But compressors also have a makeup gain knob—this knob controls how much you increase the overall volume of the track after the compressor had done it’s job. By reducing the difference between peaks and troughs, a compressor allows you to apply more makeup gain.
Thus, the average (or apparent) volume level of the song is louder because the quieter parts are not as quiet anymore. And louder music tends to sound higher quality to people. Why is that?
Why Does Louder Music Sound Better?
People perceive loud music as sounding better because it allows them to hear more details of the composition and it stimulates the senses.
In fact, a study by The University of Aukland found that people enjoy listening to loud music because it places them in a state of arousal: their body becomes more alert, which in turn intensifies whatever emotions they are feeling.
Furthermore, excessively loud music activates the vestibular system in your ears, which can make your body feel like it’s pulsating. It specifically stimulates a collection of sensory ear cells called the sacculus; doing so sends a feel-good signal to the brain.
Lastly, I mentioned that loud music has more audible details to it. Quieter sounds are harder for our ears to pick up and decipher. Not only that, but the human brain is designed to listen more attentively to louder noises. Our sense of hearing operates by instinct to pay more attention to closer sounds (because they could signal danger is close by).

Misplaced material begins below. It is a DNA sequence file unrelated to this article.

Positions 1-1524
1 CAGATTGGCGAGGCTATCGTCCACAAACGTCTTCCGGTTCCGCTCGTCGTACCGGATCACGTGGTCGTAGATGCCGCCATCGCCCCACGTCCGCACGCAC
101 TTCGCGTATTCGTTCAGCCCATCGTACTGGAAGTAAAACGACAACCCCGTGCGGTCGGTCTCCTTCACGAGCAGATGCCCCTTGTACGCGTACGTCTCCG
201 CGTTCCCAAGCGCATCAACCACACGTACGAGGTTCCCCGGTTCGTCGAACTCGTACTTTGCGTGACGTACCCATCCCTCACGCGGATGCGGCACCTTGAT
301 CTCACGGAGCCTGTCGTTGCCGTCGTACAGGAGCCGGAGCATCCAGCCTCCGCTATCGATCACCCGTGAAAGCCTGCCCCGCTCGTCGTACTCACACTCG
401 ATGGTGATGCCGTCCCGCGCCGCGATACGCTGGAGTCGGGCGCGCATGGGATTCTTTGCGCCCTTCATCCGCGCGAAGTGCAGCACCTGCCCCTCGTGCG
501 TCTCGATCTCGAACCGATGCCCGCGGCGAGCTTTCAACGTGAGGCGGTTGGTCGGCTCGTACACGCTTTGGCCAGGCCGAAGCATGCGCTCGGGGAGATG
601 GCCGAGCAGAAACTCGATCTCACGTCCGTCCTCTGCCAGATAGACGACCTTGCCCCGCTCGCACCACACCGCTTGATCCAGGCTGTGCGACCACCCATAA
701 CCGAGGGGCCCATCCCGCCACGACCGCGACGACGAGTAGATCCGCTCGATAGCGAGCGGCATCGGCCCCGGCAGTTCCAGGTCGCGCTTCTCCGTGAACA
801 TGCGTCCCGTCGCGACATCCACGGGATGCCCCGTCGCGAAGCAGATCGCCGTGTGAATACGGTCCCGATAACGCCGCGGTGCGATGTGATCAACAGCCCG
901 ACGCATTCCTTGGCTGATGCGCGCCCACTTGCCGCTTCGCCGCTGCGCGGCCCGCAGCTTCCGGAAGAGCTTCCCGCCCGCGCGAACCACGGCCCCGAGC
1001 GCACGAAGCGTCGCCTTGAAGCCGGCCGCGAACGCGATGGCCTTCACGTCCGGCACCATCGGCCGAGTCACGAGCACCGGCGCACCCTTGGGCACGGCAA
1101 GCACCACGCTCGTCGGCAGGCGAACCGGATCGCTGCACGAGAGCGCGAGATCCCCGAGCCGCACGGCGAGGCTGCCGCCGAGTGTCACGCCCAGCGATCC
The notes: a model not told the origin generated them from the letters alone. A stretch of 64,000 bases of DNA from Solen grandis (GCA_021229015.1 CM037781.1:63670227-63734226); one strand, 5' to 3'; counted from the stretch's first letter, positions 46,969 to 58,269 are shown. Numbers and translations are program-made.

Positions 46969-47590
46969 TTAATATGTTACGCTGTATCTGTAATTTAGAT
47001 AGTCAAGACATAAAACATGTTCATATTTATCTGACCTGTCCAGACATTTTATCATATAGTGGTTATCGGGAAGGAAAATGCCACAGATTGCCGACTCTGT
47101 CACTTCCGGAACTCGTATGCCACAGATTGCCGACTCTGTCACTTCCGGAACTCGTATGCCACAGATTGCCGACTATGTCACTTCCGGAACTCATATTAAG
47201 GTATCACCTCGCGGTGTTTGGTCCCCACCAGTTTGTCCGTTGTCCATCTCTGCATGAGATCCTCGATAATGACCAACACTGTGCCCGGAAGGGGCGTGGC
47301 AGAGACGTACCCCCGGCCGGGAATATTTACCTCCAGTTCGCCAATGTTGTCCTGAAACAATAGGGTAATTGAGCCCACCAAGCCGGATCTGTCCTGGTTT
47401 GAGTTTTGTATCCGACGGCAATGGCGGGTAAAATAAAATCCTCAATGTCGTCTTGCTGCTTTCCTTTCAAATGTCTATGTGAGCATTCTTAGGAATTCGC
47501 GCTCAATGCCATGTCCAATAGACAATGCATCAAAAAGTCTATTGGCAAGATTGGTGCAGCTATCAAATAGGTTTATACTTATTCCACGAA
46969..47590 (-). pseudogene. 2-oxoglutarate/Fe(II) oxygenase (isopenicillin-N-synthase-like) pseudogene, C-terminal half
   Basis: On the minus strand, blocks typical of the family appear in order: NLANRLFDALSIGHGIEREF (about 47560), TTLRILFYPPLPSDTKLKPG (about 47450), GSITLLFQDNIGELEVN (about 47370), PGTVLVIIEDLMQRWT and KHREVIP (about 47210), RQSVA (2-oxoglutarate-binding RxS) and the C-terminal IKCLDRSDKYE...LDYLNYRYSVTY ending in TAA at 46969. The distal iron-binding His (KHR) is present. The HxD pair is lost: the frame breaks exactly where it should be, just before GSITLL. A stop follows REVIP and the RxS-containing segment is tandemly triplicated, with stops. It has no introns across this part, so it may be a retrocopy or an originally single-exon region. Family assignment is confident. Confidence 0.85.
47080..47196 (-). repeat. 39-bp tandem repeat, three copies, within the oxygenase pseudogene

As a result, things that sound louder may be perceived as closer, and therefore cue the brain to pay more attention.
But there are limits to how much a song can be compressed before it goes from better to worse.
Why is Compressed Music Bad?
Too much compression can make a song sound bad because it strips the music of emotion and reduces the perception of musical depth. Both of these issues are caused by a lack of dynamics.
Let’s briefly discuss why the loss of dynamics can be a bad thing.
Remember that dynamics refers to the variation of loudness between music notes. And not all variation of volume is bad. Sure, we don’t want to assault the listener’s ears with a massive trombone blast right after a moment of barely-audible piano. That variation would be too extreme.
But a sensible bit of dynamics is extremely useful in conveying emotions within music. Soft passages of music tend to evoke intimacy and fragility, while very loud passages can amplify feeling of grandeur, fear, power, or strength.